Leave a comment

Moon Express

Posted June 7, 2016
Share this post:

Despite all the talk about a trip to mars, my preference would be to try colonization of the moon first--and then use it as a base for a Mars project.

According to this great article at Mashable, Moon Express is attempting to move that direction. Evidently it is set to get NASA approval for the first private US landing on the moon.

The first venture will be a small 20 pound payload to do lunar exploration. According to RT, "The company is one of 16 that is competing for the Google Lunar X prize, which will award $20 million to the first firm to land a craft on the moon that can travel across the surface of the moon and send photographs back to Earth." But Paul Spudis, a senior staff scientist at the Lunar and Planetary Institute and an adviser to Moon Express suggests it has bigger commercial interests.

One plan is to harvest valuable water, and energy on the moon surface and make them available to whatever organizations or companies need them for their space exploration programs. Water of course can be used to create oxygen both for breathing and fuel. And the lighter gravity of the moon makes it far cheaper to get those things into space--meaning a potential for profit. "Effectively, you can make the moon a refueling station," Spudis said.

Once the basics are in place, a moon base could expand to include mining valuable minerals and eventually to manufacturing items. With new 3D printing technologies, intricate parts could be manufactured for space craft, the space station, and other space projects right on the moon--and then made available without having to factor in expensive lift costs.

Though not mentioned in the article, year round solar power would be readily available if the base were placed at the right location. And underground facilities would provide better radiation protection than artificial satellites like the space station. And the existence of at least some gravity makes many things easier than strict 0 g environments.

A moon base also has far more potential for an eventual tourist market than Mars, which would require many months of travel and far greater risk. If space costs continue to plummet, there are likely thousands who could afford a quick trip to the moon and a couple weeks vacation. The moon is the perfect base!

From my limited perspective, it seems technology exists to begin this process relatively quickly on the moon. A strong moon base could then make a more serious and sustainable mars project feasible. It would generate considerable excitement in the interim and allow for the development and testing of the kinds of technologies required for long space flights and colonization of other planets/moons. Moon Express is just collecting data at this point. Here's to hoping some big player will catch this vision and make it happen.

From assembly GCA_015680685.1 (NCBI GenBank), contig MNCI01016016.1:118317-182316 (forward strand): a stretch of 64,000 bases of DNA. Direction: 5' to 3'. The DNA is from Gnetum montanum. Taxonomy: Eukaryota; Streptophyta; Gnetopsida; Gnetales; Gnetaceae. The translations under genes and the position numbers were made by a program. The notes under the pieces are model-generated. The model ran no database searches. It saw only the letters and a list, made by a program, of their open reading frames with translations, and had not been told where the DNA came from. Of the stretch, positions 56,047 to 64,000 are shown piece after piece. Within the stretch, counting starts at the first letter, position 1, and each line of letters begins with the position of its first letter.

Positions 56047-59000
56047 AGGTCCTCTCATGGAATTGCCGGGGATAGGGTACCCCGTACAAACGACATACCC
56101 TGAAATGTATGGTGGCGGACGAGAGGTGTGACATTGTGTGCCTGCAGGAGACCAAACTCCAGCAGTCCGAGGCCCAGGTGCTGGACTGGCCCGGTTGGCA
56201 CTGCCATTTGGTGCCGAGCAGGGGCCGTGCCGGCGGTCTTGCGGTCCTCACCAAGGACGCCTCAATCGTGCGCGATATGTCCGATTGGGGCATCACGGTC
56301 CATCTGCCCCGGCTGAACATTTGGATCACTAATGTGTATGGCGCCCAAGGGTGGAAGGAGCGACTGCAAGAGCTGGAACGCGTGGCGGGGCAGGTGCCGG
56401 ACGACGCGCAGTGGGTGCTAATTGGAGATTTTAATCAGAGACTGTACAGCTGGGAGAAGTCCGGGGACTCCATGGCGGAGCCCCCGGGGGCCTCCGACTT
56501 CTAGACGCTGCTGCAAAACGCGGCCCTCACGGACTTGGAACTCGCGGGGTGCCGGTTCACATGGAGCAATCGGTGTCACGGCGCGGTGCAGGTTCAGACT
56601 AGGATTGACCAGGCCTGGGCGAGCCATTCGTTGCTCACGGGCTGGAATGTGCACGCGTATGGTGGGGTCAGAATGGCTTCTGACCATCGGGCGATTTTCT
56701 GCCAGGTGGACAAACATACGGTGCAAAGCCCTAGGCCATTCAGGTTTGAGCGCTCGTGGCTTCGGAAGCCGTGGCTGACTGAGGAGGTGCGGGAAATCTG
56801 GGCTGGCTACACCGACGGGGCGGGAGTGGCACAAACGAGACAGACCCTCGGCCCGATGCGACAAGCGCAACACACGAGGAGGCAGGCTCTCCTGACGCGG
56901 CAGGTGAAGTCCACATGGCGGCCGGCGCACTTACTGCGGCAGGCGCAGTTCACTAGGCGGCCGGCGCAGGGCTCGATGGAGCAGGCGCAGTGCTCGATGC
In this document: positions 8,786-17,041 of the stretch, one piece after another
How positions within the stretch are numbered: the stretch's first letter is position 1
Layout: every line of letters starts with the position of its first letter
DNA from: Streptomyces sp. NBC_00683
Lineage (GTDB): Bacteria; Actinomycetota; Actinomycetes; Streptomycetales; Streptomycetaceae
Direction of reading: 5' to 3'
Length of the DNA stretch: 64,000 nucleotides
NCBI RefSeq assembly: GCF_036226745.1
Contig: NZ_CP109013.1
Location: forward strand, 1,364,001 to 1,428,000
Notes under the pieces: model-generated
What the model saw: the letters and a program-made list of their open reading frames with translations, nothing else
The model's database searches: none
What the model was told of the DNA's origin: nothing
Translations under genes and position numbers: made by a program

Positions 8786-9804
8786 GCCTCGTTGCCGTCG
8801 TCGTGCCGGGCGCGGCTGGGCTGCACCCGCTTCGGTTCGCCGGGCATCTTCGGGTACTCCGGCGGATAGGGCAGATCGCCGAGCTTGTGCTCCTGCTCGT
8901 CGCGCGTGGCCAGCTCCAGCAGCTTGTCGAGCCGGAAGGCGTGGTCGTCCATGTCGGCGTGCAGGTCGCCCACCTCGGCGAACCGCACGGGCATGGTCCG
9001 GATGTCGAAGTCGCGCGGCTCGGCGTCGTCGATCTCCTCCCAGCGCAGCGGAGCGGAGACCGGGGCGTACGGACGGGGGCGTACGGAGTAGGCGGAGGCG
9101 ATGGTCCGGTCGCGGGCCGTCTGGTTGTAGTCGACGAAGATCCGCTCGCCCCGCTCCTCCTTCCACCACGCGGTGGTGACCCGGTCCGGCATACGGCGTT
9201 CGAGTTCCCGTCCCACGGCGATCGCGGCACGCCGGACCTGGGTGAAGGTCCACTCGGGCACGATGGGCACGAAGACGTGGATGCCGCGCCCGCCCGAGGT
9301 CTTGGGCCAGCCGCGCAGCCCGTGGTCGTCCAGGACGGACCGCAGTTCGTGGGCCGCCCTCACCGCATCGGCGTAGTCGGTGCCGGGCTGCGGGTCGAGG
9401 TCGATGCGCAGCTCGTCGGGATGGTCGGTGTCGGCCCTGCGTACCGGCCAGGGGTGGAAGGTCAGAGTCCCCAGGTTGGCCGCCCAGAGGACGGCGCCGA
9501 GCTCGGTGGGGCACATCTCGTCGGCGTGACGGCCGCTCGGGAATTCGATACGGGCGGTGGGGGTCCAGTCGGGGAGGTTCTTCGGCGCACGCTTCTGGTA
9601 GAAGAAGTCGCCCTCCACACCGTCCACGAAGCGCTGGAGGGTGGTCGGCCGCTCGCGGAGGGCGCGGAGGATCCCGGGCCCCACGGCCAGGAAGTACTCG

Posted by Dan Vis on 06/10/16
The Inquisitr just reported that congress has mandated NASA drop Obama's plan to aim for an asteroid, and instead send men back to the moon. This would "allow for the construction of a space gas station on the moon’s surface that could mine lunar deposits to help fuel Mars bound spacecraft." Similarly, Arstechnica is reporting broad bipartisan support for the move as a way "to test capabilities that will be needed for Mars, including habitation modules, lunar prospecting, and landing and ascent vehicles." It lists three additional reasons for a moon focus:

One is geopolitics. Every one of NASA’s international partners supports a Moon-first strategy, and there is the risk if NASA shoots for Mars that China or Russia might lead development of some type of lunar colony. Then there is commercialism. Planning missions to the Moon would provide additional business opportunities for a thriving commercial space industry that may see Mars as a step too far for its existing business plans. And finally, there is the potential to make deep space exploration more economical. Lunar miners could tap into ice at the Moon's poles to provide hydrogen and oxygen propellants to fuel spacecraft for journeys to Mars.

It is too bad Elon Musk isn't leading the charge to the moon, but it looks like a permanent moon colony is coming soon enough.

Posted by Dan Vis on 08/05/16
Just a quick update, that Moon Express got regulatory approval for its first venture to the moon. Exciting!
Leave a comment

Quantum Space Thruster

Posted June 2, 2016
Share this post:

ExtremeTech just reported on a test by NASA of a revolutionary "quantum" space thruster. All current rocket engines work by ejecting propellant out one end, to produce thrust in the opposite direction. The problem is, the rocket must carry that propellant with it, adding more weight to the rocket, which requires still more propellant, and so on--in what becomes a difficult, and compounding problem. Imagine being able to skip all of that!

The new thruster, ridiculed by many scientists as violating known physical laws, appears to produce thrust using electricity alone. Here's NASA's conclusion from the experiment however:

Test results indicate that the RF resonant cavity thruster design, which is unique as an electric propulsion device, is producing a force that is not attributable to any classical electromagnetic phenomenon and therefore is potentially demonstrating an interaction with the quantum vacuum virtual plasma.

While NASA has not yet proposed an explanation for the engine, others theorize it works using quantum vacuum fluctuations. According to quantum physics, particles are constantly appearing and disappearing throughout the universe. The quantum thruster simply converts these short-lived particles to plasma as soon as they appear, and ejects them like normal propellant--creating thrust.

The technology, if verified, could potentially be of great value to satellites, which could be equipped to maneuver around using power from solar panels alone--making them smaller, cheaper, and extending the length of their usefulness. Some theorists believe a large quantum thruster could get us to Proxima Centauri in as little as thirty years!

Leave a comment

More Posts...

Jun 01, 2016   Seasteading and Liberty
Jun 01, 2016   Olo--Amazing 3D Printer
May 27, 2016   Future of Public Transit?
May 25, 2016   Wireless Charging--For Cars!
May 22, 2016   Universal Translator Gets Closer
May 22, 2016   Space Race Goes International
May 13, 2016   Solar Plane Crosses Atlantic
May 12, 2016   The End of Graphical Interfaces
May 12, 2016   A Bio-Engineered Future
May 11, 2016   Firefly Spot Now Live!
Apr 19, 2016   Bigelow's Expandable Habitat
Apr 19, 2016   A Golden Age of Space Travel
Apr 11, 2016   The Coming "Tech"-tonic Shift